Patient Focus: Cancer surgeon tracks disparities in post-mastectomy breast reconstruction
As soon as she was diagnosed in January 2009, Shadowens, 42, was determined to get the treatment she both needed and wanted. She found herself in the care of Dr. Steve Martinez, a surgical oncologist at UC Davis Cancer Center. After her second lumpectomy and on Martinez' recommendation, Shadowens opted for a double mastectomy, followed by plastic surgery to reconstruct her breasts.
"For me, it was never an option to do nothing. I felt I would feel more normal," Shadowens says. "I didn't even give him a chance to offer reconstruction. I said, 'fix me, and make me look like a woman, not a maimed woman.'"
Recently, she participated in the annual Susan B. Komen Race for the Cure. At least seven women on her race team have battled the disease and have had breast reconstruction after undergoing mastectomy.
This may be because Shadowens and her teammates live relatively close to urban Sacramento. According to a new study by Martinez, breast cancer survivors in more rural counties are less likely than their more urban counterparts to receive breast reconstruction after their mastectomies.
According to a new study by Martinez, breast cancer survivors in more rural counties are less likely than their more urban counterparts to receive breast reconstruction after their mastectomies.
Martinez studied a database with information about the treatment of more than 7,000 Northern California breast cancer patients. Of these, 3,552 had complete information regarding the use of breast reconstruction. All resided in Sacramento and 13 neighboring counties. When Martinez examined where these patients lived, he found stark differences in the extent of treatment they received. Patients from primarily rural counties or counties with only smaller cities, such as Amador, Butte, Stanislaus and San Joaquin counties, were 27 percent to 49 percent less likely to receive breast reconstruction than their urban neighbors.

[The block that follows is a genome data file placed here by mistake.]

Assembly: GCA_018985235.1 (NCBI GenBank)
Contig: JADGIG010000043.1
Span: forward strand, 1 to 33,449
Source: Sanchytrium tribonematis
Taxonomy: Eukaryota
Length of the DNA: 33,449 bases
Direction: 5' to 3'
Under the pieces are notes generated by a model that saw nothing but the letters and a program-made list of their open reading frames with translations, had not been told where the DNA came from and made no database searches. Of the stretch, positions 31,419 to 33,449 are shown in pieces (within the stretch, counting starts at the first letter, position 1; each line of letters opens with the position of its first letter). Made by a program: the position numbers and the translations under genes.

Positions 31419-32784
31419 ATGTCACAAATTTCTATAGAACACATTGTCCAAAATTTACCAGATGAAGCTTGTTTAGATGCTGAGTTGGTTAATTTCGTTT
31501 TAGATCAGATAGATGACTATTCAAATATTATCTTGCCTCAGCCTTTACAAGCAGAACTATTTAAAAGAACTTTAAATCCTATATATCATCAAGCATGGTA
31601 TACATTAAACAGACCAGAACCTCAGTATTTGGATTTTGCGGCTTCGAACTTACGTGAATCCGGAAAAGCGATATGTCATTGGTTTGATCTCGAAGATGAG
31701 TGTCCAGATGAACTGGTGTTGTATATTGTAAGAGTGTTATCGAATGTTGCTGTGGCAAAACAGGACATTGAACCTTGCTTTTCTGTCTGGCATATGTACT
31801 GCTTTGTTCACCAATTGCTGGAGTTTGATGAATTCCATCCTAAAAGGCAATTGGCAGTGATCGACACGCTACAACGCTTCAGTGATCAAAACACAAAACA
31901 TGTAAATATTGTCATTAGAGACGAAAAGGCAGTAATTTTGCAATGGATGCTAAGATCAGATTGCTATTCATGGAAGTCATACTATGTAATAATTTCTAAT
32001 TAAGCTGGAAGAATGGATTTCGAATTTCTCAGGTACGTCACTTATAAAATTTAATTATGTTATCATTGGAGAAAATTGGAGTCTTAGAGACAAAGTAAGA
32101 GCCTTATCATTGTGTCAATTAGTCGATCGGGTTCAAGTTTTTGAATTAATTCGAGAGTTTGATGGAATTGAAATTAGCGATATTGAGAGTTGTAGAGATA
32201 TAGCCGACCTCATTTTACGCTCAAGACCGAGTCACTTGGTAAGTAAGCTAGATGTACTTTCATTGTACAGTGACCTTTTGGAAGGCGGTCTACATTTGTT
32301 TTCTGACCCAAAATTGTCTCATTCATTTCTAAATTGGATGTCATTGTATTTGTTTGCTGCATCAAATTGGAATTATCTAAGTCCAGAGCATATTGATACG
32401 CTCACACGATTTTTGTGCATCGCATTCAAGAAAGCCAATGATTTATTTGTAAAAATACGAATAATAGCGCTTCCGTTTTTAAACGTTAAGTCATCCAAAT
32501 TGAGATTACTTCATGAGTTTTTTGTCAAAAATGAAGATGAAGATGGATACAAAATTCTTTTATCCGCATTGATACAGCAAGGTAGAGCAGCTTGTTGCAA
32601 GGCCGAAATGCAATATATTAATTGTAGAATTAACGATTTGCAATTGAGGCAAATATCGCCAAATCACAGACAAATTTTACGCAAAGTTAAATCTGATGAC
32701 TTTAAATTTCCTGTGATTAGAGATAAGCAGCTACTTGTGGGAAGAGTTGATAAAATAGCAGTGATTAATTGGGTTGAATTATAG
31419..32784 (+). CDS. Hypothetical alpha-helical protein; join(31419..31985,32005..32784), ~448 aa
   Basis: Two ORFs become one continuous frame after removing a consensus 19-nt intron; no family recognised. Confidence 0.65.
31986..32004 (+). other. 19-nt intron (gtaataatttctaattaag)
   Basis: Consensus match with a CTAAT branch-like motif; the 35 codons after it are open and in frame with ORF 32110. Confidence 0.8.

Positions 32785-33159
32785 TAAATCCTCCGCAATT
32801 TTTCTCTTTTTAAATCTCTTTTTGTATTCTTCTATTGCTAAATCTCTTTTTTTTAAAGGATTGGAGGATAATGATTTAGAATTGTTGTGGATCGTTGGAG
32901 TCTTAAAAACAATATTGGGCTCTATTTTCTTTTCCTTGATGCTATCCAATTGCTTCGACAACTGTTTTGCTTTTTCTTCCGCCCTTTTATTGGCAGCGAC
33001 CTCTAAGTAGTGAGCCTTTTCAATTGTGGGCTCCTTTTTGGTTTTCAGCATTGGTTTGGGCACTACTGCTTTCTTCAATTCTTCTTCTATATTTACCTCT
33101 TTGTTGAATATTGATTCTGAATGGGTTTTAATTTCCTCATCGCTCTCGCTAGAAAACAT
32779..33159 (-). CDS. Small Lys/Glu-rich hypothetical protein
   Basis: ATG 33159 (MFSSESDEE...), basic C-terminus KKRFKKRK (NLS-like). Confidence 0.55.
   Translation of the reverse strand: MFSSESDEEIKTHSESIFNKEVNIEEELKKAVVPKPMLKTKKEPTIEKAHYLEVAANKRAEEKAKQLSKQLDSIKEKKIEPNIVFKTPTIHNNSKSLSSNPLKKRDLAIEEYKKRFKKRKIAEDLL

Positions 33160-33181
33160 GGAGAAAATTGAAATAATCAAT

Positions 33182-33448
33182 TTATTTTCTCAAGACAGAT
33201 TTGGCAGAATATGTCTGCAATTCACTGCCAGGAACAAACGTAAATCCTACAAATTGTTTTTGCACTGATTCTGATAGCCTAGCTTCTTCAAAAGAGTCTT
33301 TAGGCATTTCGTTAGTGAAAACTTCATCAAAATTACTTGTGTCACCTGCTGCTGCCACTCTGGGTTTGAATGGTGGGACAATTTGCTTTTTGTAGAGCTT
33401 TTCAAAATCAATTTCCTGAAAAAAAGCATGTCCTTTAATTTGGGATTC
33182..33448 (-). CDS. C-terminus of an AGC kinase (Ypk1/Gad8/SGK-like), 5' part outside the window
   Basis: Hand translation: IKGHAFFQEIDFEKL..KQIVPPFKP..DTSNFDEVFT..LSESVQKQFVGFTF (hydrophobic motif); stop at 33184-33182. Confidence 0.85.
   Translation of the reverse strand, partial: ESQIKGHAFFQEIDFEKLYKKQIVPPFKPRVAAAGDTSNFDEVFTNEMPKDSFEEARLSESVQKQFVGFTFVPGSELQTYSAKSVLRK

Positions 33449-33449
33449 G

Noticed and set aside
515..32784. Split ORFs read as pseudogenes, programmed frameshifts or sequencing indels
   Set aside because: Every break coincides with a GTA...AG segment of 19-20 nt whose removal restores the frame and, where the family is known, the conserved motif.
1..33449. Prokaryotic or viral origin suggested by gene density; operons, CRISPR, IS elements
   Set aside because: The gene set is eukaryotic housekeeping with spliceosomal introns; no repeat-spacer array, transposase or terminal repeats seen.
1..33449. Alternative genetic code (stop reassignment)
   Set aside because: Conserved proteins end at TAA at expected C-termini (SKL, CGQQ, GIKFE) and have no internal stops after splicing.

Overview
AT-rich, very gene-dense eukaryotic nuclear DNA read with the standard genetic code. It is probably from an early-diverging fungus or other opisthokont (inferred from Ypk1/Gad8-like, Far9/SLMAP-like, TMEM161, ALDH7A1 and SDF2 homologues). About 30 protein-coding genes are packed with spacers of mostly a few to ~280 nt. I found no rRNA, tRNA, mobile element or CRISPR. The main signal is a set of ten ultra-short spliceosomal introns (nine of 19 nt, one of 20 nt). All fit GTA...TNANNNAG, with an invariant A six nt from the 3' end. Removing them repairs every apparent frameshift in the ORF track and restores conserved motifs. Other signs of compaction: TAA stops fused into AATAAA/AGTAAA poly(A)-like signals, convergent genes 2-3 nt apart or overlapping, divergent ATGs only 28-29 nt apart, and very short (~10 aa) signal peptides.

"Maybe the people who wish not to receive breast reconstruction happen to be the same ones who live in rural areas," says Martinez. "But I have no reason to believe most of those women would live in Alpine or Amador counties; they don't sequester themselves there."
Nor can the difference be ascribed to patient affluence. Insurance companies are legally mandated to cover breast recon-struction after mastectomy, whether or not the care is delivered by a network provider.
Martinez suspects that the disparity boils down to access to care. In outlying areas, medical facilities are probably less likely to offer reconstruction to patients. This might be due to a paucity of plastic surgeons or even a failure to educate patients that the procedure is an option. If the procedure isn't available in local hospitals, women are forced to travel long distances to receive treatment, at a cost of additional time and expense that many cannot afford.
"People say that all politics is local. The same is true for medical care. How you get treated depends on where you are," Martinez says.